Welcome to RASI - Rock Art Stability Index

by the RASI team: Niccole Villa Cerveny, Elyssa Gutbrod, Case Allen, Ronald Dorn, Steve Gordon, David Whitley

This is a dynamic environment used to present the latest information about an entirely new vision for the sustainability of rock art as a cultural resource.

Summary: Existing strategies to characterize the stability of stone require more time, expertise, and cost than normally given to surveys of rock art sites. This field-friendly index includes elements of earth science, engineering, and stone conservation.  It has five categories: fissures and rock weaknesses necessary for panel decay; evidence of future detachment; evidence of stone material loss in small increments; evidence of stone material loss in larger increments or chunks; and the role of rock coatings. Initial testing with this scoring system reveals that training of individuals with no prior background in weathering can be conducted within a two-day period and yield reproducible results.  RASI's use as a tool of sustainability of cultural resources involves the development of a Geographic Information System  to store, display, and analyze rock art.

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The GIS portion of RASI is under development, incorporating the traditional recording of rock art.
Atlas of Petroglyph Weathering Forms 
used in the Rock Art Stability Index (RASI)

Site Setting (geological factors)

  • Fissures independent of stone lithification (pressure release, calcrete wedging)
  • Fissures dependent on lithification (bedding, foliations)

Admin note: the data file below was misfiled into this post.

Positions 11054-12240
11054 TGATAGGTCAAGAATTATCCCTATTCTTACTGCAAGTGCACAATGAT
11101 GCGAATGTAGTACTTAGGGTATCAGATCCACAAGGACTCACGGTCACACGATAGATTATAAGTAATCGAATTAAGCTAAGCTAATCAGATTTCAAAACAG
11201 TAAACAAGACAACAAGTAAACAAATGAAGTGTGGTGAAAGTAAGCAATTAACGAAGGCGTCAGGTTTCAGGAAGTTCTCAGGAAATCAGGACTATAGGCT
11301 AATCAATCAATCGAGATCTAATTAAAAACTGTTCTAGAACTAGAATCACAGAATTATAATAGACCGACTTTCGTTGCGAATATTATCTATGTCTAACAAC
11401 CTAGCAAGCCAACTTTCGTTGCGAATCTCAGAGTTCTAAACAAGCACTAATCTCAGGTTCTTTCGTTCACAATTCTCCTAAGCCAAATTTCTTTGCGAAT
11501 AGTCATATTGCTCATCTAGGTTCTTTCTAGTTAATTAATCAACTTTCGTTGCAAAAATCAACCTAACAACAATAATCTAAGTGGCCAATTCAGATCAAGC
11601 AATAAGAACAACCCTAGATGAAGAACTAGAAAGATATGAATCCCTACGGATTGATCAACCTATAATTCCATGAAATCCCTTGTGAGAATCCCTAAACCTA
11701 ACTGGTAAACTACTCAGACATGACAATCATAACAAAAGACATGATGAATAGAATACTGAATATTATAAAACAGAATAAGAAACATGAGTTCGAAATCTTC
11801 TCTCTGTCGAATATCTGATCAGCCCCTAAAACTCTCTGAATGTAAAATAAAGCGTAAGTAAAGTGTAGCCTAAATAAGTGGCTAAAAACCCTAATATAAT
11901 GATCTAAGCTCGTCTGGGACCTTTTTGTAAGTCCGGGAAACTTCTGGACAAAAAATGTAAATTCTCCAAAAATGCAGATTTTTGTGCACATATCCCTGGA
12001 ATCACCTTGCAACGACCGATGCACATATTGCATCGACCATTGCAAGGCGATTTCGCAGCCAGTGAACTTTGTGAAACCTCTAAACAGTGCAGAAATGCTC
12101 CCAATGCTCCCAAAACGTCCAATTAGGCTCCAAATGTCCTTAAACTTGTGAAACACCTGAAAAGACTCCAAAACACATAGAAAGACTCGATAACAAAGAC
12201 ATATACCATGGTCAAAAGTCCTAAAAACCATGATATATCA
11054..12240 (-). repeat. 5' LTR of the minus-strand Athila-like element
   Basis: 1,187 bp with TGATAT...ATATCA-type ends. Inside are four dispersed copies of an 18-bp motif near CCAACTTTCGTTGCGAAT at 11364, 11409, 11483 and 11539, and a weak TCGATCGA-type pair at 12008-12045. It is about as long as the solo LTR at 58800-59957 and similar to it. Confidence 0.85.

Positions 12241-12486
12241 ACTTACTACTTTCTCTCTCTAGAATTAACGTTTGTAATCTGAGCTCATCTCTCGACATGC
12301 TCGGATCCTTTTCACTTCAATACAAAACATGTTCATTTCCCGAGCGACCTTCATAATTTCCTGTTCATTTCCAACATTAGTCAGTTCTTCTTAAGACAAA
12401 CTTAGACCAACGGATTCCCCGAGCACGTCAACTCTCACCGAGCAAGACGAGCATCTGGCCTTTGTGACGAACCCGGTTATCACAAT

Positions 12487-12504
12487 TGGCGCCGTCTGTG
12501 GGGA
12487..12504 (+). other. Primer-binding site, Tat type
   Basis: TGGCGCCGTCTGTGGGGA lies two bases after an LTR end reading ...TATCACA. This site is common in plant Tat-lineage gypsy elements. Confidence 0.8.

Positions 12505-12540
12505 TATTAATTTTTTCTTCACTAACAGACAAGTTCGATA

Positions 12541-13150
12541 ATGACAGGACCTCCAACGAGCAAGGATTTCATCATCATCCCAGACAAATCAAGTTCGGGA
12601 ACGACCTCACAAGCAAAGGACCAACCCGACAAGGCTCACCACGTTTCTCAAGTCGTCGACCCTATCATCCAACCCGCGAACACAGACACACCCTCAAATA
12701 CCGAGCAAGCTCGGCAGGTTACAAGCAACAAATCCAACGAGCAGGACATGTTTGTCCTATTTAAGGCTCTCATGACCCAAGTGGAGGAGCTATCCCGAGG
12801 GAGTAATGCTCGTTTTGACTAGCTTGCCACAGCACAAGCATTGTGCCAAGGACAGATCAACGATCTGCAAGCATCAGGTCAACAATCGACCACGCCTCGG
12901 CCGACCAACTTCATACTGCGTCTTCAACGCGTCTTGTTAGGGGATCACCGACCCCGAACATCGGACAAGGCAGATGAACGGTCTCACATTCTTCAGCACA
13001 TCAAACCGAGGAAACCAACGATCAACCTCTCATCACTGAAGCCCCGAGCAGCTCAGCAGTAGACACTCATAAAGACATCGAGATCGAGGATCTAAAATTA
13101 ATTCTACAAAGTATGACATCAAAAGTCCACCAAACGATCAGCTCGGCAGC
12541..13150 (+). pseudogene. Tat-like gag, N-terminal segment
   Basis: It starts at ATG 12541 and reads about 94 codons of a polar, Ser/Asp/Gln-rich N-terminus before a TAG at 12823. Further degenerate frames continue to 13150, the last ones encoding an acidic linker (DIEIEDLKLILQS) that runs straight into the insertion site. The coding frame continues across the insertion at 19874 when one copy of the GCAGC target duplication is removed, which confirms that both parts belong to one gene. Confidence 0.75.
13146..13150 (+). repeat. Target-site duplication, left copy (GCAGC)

• Changes in sedimentology features (bedding, cementation foliation, banding, striping, concretions)
  • Hardness of the rock (Moh's test)


Weaknesses of the Rock Art Panel
  • Fissuresol (future location of flaking or break-offs)
  • Roots
  • Plant growth near or on panel
  • Scaling (larger than flaking)
  • Splintering (following stone structures and oblique to stone surface)
  • Undercutting
  • Weathering-rind development
  • Other forms (indicating location of future detachment)


Loss of Stone Material

  • Evidence of Small Erosion Events on the Panel
    • Abrasion (from transport of sediment)
    • Anthropogenic cutting (carving, chiseling, bullet impact, ...)
    • Aveolization
    • Crumbly disintegration (in groups of grains and powder)
    • Flaking (single or multiple)
      • Weathering rind erosion (important type of flaking)
    • Granular disintegration 
    • Exfoliation (parallel to surface following stone structure, bedding, banding, foliations)
    • Lithobiont Pitting of varnish
    • Lithobiont Erosion releases "dam" of weathered rind
    • Rock coating (usually incomplete) detachment
    • Rounding of petroglyph edges
    • Scaling  (larger than flaking)
    • Sedimentological features erode differentially (clay lenses, cementation differences, nodules)
    • Splintering (following stone structures and oblique to stone surface)
    • Other forms of incremental erosion


Rock Coatings on the Panel
  • Anthropogenic (chalking, graffiti, other)
  • Rock coatings present 
  • Case Hardening (deposits in rock that harden outer shell)
  • Efflorescence or subflorescence

  • - - - - - - - - - - - - - - - - - - - - - - - 
    These are details that are not a part of RASI, but could be noted on the form:
  • Dust Coatings (both atmosphere and runoff)
  • Efflorescence (salt on surface)
  • Droppings (phosphate)
  • Heavy Metal
  • Iron film
  • Lithobionts (Biological colonization -lichen, fungi, moss, algae, plants)
  • Oxalate
  • Rock varnish
  • Silica Glaze
  • Subflorescence (Deposits in the rock that weaken cementation)

original page:
Dorn, R.I. and Cerveny, N.V. (2005) Atlas of Petroglyph Weathering Forms used in the Rock Art Stability Index (RASI). http://alliance.la.asu.edu/rockart/stabilityindex/RASIAtlas.html (originally posted April 1, 2005).

current page:
Cerveny, N.V., Dorn, R.I., Gordon, S.J. and Whitley, D.S.  (2007) Atlas of Petroglyph Weathering Forms used in the Rock Art Stability Index (RASI). http://alliance.la.asu.edu/rockart/stabilityindex/RASIAtlas.html (last update October 24, 2008).